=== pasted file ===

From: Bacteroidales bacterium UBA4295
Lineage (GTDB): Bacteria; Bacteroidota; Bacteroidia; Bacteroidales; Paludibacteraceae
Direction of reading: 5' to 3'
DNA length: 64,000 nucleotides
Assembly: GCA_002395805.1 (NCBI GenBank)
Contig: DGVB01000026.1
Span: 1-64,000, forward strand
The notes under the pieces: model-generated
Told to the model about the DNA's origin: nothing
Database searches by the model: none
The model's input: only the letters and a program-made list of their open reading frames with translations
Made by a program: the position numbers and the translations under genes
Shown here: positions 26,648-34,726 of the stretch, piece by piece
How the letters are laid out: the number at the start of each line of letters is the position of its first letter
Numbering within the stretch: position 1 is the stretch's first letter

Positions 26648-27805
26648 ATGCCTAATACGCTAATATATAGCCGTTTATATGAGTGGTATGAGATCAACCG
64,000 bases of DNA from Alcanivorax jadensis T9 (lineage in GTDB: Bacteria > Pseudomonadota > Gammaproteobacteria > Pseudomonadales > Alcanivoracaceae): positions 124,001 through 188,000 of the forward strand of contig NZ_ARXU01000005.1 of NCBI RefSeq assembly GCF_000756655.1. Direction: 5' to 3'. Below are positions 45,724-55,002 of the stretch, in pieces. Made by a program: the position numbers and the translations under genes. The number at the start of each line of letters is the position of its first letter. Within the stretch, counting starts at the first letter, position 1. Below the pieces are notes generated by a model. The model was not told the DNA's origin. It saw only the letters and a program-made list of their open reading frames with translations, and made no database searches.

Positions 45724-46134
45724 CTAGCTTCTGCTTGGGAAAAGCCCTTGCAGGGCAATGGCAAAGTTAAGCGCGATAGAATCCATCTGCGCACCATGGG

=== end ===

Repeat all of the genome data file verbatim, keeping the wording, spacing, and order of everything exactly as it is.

From: Bacteroidales bacterium UBA4295
Lineage (GTDB): Bacteria; Bacteroidota; Bacteroidia; Bacteroidales; Paludibacteraceae
Direction of reading: 5' to 3'
DNA length: 64,000 nucleotides
Assembly: GCA_002395805.1 (NCBI GenBank)
Contig: DGVB01000026.1
Span: 1-64,000, forward strand
The notes under the pieces: model-generated
Told to the model about the DNA's origin: nothing
Database searches by the model: none
The model's input: only the letters and a program-made list of their open reading frames with translations
Made by a program: the position numbers and the translations under genes
Shown here: positions 26,648-34,726 of the stretch, piece by piece
How the letters are laid out: the number at the start of each line of letters is the position of its first letter
Numbering within the stretch: position 1 is the stretch's first letter

Positions 26648-27805
26648 ATGCCTAATACGCTAATATATAGCCGTTTATATGAGTGGTATGAGATCAACCG
64,000 bases of DNA from Alcanivorax jadensis T9 (lineage in GTDB: Bacteria > Pseudomonadota > Gammaproteobacteria > Pseudomonadales > Alcanivoracaceae): positions 124,001 through 188,000 of the forward strand of contig NZ_ARXU01000005.1 of NCBI RefSeq assembly GCF_000756655.1. Direction: 5' to 3'. Below are positions 45,724-55,002 of the stretch, in pieces. Made by a program: the position numbers and the translations under genes. The number at the start of each line of letters is the position of its first letter. Within the stretch, counting starts at the first letter, position 1. Below the pieces are notes generated by a model. The model was not told the DNA's origin. It saw only the letters and a program-made list of their open reading frames with translations, and made no database searches.

Positions 45724-46134
45724 CTAGCTTCTGCTTGGGAAAAGCCCTTGCAGGGCAATGGCAAAGTTAAGCGCGATAGAATCCATCTGCGCACCATGGG